In these troubled times, unemployment insurance is on the top of many people’s minds, employers and employees alike. California offers a Work Sharing Program, with the goal of reducing the need for employers to furlough, rather than terminate, their staff in times of economic hardship. Essentially, under this program, the state incentivizes employers to make necessary cuts by reducing their staff’s hours instead of laying off a portion of their workforce. The state then pays impacted workers a partial unemployment benefit in order to assuage some of their lost income. This program has existed for decades but has taken on new importance as coronavirus places an unprecedented strain on businesses throughout the state. This article will explain the eligibility criteria of the workshare program and lays out the benefits of the program for both employees and employers, respectively.
Eligibility Criteria Under California’s Work Sharing Program
The workshare program is designed for employers who are unable to maintain the entirety of their usual payroll, due to an economic downturn or other shortfalls. In order to qualify, businesses must be legally registered in California, have an active California State Employer Account Number, and meet certain requirements regarding the size of the payroll reduction. At least 10 percent of a business’s workforce (a minimum of 2 employees) must be impacted, and the hour/wage reduction must be between 10 and 60 percent of the typical payroll. Employers that offer healthcare or retirement benefits to their staff must maintain their usual benefits, or change the benefits offered to all employees, not just those facing a pay cut.
The Work Sharing Program also has certain restrictions on who can participate. Seasonal or temporary workers are not covered, giving employers that rely on those workers few alternatives to layoffs in an economic crisis. Additionally, employees that are corporate officers or major stockholders in the business cannot receive payments. Finally, employers with a unionized workforce must receive approval from the collective bargaining agent in order to apply.
In order to apply for the program, employers must fill out an application provided by the state Employment Development Department documenting compliance with all of the above requirements and restrictions. The application must also include the name, SSN, and hire date of every employee covered by the plan. Importantly, the application also requires employers to certify that they are not using the Work Sharing program as a transition to layoffs.
Benefits for Employees Under the EDD’s Work Share Program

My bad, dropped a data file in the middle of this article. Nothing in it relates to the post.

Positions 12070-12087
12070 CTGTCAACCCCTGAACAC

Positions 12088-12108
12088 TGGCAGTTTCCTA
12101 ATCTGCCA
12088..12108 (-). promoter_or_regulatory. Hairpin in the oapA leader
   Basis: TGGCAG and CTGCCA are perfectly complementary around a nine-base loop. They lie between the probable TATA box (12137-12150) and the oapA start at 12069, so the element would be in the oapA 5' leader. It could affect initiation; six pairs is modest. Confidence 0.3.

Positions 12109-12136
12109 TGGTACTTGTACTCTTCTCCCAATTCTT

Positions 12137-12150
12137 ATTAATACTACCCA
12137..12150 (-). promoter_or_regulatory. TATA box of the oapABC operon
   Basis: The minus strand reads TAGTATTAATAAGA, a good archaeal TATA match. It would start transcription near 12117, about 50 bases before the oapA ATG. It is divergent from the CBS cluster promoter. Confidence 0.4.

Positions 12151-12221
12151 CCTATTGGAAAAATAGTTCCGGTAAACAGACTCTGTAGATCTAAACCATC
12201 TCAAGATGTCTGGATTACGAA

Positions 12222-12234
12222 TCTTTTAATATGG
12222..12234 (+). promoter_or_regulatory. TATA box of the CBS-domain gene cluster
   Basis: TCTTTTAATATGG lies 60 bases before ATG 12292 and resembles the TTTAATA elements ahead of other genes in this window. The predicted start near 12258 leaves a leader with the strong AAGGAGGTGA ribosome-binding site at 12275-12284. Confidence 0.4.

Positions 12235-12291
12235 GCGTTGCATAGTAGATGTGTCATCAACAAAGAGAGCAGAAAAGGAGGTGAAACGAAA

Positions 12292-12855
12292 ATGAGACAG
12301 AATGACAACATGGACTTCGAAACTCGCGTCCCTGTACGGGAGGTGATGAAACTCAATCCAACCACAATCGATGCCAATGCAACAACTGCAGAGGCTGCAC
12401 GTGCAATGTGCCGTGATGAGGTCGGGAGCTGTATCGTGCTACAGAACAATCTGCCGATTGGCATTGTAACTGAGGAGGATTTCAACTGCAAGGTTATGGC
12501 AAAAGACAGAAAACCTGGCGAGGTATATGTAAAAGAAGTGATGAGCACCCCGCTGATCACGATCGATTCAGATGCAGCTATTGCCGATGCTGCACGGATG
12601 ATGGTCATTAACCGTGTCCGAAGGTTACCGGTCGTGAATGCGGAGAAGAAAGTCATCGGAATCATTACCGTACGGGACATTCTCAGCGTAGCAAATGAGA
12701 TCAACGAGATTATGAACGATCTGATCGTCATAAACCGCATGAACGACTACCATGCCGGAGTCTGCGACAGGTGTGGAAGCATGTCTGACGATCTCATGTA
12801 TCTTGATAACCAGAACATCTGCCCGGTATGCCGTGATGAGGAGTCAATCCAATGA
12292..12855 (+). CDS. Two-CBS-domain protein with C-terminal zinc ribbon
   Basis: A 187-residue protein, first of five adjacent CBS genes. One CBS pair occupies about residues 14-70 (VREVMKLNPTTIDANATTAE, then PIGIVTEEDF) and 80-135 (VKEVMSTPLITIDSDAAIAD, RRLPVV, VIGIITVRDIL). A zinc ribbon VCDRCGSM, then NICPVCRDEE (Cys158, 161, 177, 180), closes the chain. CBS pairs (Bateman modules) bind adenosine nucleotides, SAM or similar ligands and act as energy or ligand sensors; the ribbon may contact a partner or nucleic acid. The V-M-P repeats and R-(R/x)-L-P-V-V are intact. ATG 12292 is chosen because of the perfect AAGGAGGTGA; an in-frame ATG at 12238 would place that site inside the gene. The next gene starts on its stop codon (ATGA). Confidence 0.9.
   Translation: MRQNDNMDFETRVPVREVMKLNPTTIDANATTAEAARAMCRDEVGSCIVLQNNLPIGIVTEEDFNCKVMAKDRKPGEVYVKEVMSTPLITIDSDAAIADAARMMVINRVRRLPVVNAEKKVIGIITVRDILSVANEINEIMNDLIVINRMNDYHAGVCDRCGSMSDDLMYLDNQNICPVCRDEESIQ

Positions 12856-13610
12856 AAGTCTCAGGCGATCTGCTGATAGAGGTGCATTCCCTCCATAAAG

The primary benefit of this program for employees is continued employment. Covered employees maintain a portion of their normal wages and, in many cases, the same benefits they usually enjoy. They also receive more money from the state than they typically would if they were treated as “underemployed.” Underemployed employees receive only the difference between 75% of their reduced wages and their full unemployment benefit.
Under the Work Sharing Program, employees receive a proportion of their full unemployment benefit equal to the proportion by which their pay has been temporarily reduced. Additionally, “partial” or “underemployment” benefits only phase in when workers’ weekly pay drops below approximately $600 (1.33 times the maximum weekly benefit amount). Work Sharing payments, however, are available to any worker whose employer participates in the program, regardless of their salary. It is important to note that Work Sharing benefits are deducted one dollar for every dollar paid to an individual by another employer, which limits the financial benefit of finding a second part-time job.
Benefits for Employers
The primary benefit for employers is the same as it is for employees: continued employment of a steady and experienced workforce. This saves an unquantifiable sum of potential costs, including the recruitment and training of new replacements. Work Sharing employers’ reserve accounts are charged the same amount they would be for regular unemployment benefits. Essentially, flexibility and continuity are the main advantages for employers who choose to participate in the Work Sharing program.
Determining whether the Work Sharing Program is right for you and/or applying to participate in the program is a complicated and difficult process. Contact us for assistance making the right decision for your business.
Written by J.T. Keane, edited by Robert Nuddleman; Nuddleman Law Firm, P.C.
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The Nuddleman Law Firm, P.C. represents employers and employees in a wide range of employment law matters. Much of his practice focuses on wage and hour issues, such as unpaid overtime, meal and rest break violations, designing or enforcing commission plans, and other wage-related claims. He also advises employers on how to avoid harassment and wrongful termination claims, and represents employees who have been victims of unlawful discrimination, retaliation or harassment. The Nuddleman Law Firm, P.C. helps employers develop good employment policies, and helps employers and employees with disability accommodation issues.